The only Green Issue that really tanked this year (even more than Fortune) came from The New York Times Magazine. It stepped it up a notch from last year’s issue, which consisted mainly of a cover story about why the U.S. should lead global sustainability efforts. This year, almost every page went to the environment, but other than a couple of decent front-of-the-book pieces (about incentives that would make Americans drive less, and why a universal charger for all our electronic gadgets is unfortunately unlikely), in the well the editors opted for poorly executed design over solid journalism. Instead of printing any long investigations or deeply reported narratives, they went with forty-two short, stand-alone paragraphs on all manner of things green. Admittedly, they are fairly interesting, and there are a few great tech items-like superconducting cable, permeable sidewalks in Chicago, Paul Crutzen’s risky plan to geoengineer the sky against global warming, and the pebble-bed design for nuclear reactors. It is overwhelmingly disappointing, however, that the Times could not muster the energy to include at least one hard-hitting feature. Also (and I rarely nitpick this stuff) the design of the shorts was terrible-a migraine-inducing font, sometimes in a garish red, with overblown graphics.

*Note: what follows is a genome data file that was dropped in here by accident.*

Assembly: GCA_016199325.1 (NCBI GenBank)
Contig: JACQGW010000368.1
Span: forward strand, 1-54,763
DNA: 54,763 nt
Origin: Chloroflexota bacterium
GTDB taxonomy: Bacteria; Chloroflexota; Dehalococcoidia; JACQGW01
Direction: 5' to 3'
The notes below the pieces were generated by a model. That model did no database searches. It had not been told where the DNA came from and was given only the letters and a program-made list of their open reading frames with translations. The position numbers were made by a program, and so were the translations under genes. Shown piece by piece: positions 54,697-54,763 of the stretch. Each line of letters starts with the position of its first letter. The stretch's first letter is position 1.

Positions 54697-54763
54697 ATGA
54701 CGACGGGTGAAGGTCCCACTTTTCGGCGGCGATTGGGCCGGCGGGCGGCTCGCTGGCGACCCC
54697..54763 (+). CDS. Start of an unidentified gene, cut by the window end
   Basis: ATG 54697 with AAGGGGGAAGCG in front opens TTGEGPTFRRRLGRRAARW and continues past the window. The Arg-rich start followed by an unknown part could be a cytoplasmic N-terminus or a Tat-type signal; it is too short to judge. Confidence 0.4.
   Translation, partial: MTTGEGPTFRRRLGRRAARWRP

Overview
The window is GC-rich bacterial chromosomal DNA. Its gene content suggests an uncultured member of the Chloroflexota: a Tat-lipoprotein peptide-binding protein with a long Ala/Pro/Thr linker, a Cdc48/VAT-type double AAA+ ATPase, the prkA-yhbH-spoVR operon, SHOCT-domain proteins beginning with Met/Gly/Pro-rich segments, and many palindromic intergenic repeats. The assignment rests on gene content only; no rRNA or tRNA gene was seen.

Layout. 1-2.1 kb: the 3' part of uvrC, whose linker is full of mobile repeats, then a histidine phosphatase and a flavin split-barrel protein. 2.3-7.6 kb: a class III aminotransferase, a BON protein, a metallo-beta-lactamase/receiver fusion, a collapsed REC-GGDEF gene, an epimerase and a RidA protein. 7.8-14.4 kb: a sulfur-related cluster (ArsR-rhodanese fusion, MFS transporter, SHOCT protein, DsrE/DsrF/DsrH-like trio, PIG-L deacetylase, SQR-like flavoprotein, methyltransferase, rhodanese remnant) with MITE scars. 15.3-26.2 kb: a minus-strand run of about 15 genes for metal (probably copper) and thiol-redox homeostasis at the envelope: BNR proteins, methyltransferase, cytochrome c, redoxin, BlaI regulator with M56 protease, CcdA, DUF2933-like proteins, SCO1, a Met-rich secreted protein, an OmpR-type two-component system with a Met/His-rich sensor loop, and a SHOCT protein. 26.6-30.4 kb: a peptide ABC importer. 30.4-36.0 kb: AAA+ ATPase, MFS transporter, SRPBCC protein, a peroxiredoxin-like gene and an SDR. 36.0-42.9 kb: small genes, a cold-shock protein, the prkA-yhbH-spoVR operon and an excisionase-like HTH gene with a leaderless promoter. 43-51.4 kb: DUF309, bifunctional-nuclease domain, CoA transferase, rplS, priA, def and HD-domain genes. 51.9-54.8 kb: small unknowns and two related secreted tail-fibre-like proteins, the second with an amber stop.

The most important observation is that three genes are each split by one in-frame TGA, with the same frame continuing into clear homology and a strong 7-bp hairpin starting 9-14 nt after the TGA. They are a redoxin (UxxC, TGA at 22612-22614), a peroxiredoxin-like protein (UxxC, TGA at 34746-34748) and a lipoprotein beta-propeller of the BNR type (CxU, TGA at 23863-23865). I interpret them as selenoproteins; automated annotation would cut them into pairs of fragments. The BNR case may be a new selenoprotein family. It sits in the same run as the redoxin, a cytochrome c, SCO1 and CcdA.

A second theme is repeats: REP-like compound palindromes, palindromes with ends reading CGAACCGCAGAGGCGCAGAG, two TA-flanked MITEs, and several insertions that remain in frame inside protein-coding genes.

Hit or miss, though, it’s nice to see so many magazines making Green Issues a regular spring installment. Last year, when I wrote a similar roundup, a reader posted a comment online asking how these special editions perform on newsstands and in ad sales compared to other issues. It’s a very good question and at press time we were still trying to get those numbers, so stay tuned.

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Curtis Brainard is the editor of The Observatory, CJR's online critique of science and environment reporting. Follow him on Twitter @cbrainard.